I will never complain about traffic again.
I just got back from a wonderful vacation with my daughter, Frances, in Los Angeles. I had lived there many years (and a million people) ago. While I was there from 1974 to 1980, I saw this exciting and vibrant city through the eyes of a longhaired wanderer. It was great.
Now, 40 years later, I saw the "City of Angels" through the eyes of a balding, cranky 60-something. Oh sure, LA has perhaps more to offer the visitor than any other city in the world: the Hollywood sign, Beverly Hills, great weather, Malibu, Grauman's Chinese Theatre, the Dodgers, the beaches, and more stars than even the biggest galaxy. And great Mexican restaurants. And Universal City. And UCLA. And the Santa Monica pier. All are wonders to see and experience.
But the traffic. That is the deal-breaker.
I was in LA for a total of five days last week. If you added up all the time I spent in a car there, I actually only had about three days to walk around and see the sights. I must have spent at least 48 hours total sitting in a car on some anonymous freeway or another. The 405, the 101, the 240, the I-10, it made no difference. LA is in the paralyzing death grip of its automobile population.
Last Saturday, Frances and I were snailing our way for a visit to downtown Los Angeles. We were in bumper-to-bumper traffic coursing through the San Fernando Valley on our way to our destination. Stop. Start. Stop. Start. Ad nauseum. I held my tongue for fear of ruining this father-daughter reunion, but about an hour into our seven-mile trip I had to say something to Frances.
"Boy, this traffic is really something, isn't it?" I said vaguely, kind of to myself, as I nervously thumbed the edge of her unmoving GPS screen.
"Yeah, Dad," she chirped. "It really moves right along on a Saturday, doesn't it? The traffic is so much lighter on a weekend."
Oh my God. My mind tried to imagine that if this was "moving right along" what do Angelenos have to endure on a Monday morning? I imagined cars and trucks inching along in an assembly line of slow-motion claymation vehicles, melting under the glare of a 105-degree sun, seemingly on a road to nowhere. The prehistoric dinosaurs clawing their way out of the bubbling La Brea tar pits were action figures compared to LA traffic.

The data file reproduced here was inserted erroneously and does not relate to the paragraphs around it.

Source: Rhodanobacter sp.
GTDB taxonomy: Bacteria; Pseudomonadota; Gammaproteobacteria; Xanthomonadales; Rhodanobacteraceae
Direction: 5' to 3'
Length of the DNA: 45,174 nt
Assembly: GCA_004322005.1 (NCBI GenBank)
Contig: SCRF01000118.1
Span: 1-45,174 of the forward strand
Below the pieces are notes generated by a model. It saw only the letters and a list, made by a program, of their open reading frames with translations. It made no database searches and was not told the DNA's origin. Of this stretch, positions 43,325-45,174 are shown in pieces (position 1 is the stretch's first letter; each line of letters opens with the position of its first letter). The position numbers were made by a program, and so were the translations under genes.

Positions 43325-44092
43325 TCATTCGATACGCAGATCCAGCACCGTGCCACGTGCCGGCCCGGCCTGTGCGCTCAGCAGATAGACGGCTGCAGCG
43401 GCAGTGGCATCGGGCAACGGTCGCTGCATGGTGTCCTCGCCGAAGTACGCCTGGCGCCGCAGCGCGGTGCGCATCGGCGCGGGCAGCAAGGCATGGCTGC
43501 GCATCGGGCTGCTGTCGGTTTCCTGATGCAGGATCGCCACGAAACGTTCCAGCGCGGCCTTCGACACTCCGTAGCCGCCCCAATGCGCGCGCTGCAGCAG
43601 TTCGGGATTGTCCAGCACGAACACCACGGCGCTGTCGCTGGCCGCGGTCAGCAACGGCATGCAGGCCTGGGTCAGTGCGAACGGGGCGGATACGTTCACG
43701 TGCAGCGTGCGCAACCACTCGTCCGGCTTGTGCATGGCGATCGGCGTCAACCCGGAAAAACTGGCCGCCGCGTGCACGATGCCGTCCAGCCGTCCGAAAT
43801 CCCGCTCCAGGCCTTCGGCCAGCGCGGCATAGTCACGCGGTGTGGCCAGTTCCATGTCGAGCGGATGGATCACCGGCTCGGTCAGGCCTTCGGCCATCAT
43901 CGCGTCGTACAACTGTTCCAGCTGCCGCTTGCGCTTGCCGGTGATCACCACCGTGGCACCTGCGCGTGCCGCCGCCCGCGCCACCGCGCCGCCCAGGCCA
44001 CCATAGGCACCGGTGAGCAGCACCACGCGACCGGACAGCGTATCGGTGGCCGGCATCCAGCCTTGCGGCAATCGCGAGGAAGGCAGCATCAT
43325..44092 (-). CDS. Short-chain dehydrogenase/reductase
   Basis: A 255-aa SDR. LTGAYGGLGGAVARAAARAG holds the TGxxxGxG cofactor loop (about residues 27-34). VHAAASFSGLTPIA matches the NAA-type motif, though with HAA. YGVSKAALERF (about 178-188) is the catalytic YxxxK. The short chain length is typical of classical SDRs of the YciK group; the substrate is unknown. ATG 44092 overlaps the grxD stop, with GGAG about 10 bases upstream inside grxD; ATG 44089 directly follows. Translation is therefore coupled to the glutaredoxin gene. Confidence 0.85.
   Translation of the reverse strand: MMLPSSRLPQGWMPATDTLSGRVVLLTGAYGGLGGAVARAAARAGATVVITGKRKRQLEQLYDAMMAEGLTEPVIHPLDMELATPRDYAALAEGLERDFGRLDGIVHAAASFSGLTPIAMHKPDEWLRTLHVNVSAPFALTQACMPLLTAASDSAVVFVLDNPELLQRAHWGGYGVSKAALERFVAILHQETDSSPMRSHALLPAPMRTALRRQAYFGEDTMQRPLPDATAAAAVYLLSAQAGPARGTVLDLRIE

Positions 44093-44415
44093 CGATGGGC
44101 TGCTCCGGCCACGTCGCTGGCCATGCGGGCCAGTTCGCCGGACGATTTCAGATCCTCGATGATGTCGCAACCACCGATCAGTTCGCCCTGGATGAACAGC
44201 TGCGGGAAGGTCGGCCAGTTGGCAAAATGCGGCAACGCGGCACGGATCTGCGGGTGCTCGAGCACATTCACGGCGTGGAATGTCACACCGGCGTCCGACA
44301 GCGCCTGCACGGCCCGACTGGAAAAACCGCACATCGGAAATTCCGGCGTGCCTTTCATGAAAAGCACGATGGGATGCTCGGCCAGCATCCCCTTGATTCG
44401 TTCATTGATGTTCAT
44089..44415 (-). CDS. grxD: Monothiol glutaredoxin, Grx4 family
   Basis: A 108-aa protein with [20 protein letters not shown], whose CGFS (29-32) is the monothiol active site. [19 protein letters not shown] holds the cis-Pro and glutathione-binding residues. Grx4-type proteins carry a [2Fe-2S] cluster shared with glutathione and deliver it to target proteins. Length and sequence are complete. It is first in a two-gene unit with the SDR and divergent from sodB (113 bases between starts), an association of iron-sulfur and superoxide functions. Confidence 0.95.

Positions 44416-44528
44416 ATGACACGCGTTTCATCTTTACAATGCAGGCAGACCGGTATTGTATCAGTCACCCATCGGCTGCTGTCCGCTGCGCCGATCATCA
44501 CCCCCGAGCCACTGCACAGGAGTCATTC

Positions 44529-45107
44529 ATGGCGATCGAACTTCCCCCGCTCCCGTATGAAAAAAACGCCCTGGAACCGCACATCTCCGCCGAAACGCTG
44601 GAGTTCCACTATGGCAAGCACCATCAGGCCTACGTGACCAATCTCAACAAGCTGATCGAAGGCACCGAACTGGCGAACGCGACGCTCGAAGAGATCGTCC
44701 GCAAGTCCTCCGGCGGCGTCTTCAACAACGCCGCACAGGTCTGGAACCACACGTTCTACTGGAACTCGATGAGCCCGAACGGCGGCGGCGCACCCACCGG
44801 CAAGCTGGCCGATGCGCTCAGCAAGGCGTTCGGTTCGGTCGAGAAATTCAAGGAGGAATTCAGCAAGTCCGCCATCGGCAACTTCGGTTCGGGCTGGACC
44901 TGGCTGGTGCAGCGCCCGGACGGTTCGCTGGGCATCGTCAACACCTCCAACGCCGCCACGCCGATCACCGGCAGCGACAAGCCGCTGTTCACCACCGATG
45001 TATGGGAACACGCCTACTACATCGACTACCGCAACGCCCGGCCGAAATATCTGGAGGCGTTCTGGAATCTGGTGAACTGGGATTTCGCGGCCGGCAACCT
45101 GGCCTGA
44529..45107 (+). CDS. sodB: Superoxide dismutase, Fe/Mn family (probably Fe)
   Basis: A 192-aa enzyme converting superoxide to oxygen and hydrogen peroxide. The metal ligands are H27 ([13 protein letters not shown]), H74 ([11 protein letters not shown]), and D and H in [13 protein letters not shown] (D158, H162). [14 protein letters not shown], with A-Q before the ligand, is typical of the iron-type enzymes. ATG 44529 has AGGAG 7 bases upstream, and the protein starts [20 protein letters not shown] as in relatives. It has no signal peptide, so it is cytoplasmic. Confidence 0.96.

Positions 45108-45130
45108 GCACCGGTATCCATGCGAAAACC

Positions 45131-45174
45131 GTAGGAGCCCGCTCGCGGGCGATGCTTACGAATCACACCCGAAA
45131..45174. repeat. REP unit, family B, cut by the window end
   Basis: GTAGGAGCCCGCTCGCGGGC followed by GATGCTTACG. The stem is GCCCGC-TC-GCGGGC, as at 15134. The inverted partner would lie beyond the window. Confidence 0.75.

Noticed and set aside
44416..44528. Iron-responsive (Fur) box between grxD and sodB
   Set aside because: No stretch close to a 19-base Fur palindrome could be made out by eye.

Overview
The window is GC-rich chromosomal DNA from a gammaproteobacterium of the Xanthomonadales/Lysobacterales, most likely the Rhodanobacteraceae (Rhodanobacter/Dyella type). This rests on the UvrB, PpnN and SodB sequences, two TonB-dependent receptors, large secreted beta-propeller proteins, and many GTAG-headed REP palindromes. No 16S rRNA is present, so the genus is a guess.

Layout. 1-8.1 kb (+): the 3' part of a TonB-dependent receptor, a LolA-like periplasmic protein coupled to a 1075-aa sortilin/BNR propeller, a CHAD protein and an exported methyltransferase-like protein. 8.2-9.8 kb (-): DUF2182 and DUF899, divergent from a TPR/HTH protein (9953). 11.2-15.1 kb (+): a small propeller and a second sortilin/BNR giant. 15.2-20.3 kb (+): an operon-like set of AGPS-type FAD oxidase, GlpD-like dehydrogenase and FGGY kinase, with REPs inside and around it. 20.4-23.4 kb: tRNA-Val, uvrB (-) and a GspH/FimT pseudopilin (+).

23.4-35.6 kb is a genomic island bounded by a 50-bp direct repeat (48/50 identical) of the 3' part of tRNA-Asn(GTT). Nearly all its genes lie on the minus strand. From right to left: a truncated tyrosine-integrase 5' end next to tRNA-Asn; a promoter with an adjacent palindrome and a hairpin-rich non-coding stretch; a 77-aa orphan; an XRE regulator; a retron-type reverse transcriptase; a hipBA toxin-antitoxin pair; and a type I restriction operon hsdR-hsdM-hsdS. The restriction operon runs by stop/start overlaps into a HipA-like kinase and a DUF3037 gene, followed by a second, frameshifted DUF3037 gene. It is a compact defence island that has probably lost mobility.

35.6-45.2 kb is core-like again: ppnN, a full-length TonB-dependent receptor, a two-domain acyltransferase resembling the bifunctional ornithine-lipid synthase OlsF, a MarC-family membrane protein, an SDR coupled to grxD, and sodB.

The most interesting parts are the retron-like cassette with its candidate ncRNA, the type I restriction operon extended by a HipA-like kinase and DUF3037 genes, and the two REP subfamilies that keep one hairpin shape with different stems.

But they deal with it out there with great aplomb. I never saw a hint of road rage or uncivil activity on the highways. It was as if some demented judge had "sentenced them to drive in LA for eternity" and everybody was just shouldering their punishment with stoic, suntanned fortitude.
A couple of months ago, when construction on a major overpass bridge on the heavily traveled 405 (or was it the 286, or the 101, or the 210?) caused the closure of the entire freeway for the entire weekend, they dubbed it "Carmageddon." People stayed home. People fled Los Angeles. People stocked up on food like they do during a hurricane warning around the rim of the Gulf of Mexico. People held their collective breaths. Residents searched for their rosary beads. No cars on a freeway? It's the end of the world! Well, no it really wasn't.
Carmageddon. Sounds like an Arnold Schwarzenegger movie, doesn't it?
Oops. You can't mention him out there anymore!
When I was younger, in 1967, I used to drive from Sidney to my college in Albany on old Route 7, before I-88 was built. I remember always getting stuck behind a milk truck around Otego, right around where a woman would stand in the middle of the road each morning with her housecoat on holding up a handmade stop sign while her husband crossed a herd of cows across the road behind her.
It was just me and the milk truck, in tandem, skirting an eternal solid line until I would finally be able to pass him somewhere up around Worcester. I remember that when the solid line finally broke up, I would goose my old '63 Dodge Polara and pass him swearing under my breath that I would never, ever get caught in traffic like that again. Ever!
I gotta tell you. After driving through the lingering aftershocks of Carmageddon this past week in LA, I'll take that old milk truck any day of the week.
I'll catch you in two ...
'Big Chuck' D'Imperio can be heard on weekdays beginning at 6 a.m. on WDOS-AM 730 in Oneonta, and also on Thursday nights from 7-9 p.m. on WSRK-FM 103.9 for his "Oldies Jukebox Show." You can find "Big Chuck" on Facebook under Upstate New York Books. He invites you to contact him at email@example.com. His columns can be found at www.thedailystar.com/bigchuck.
I will never complain about traffic again.
- Big Chuck
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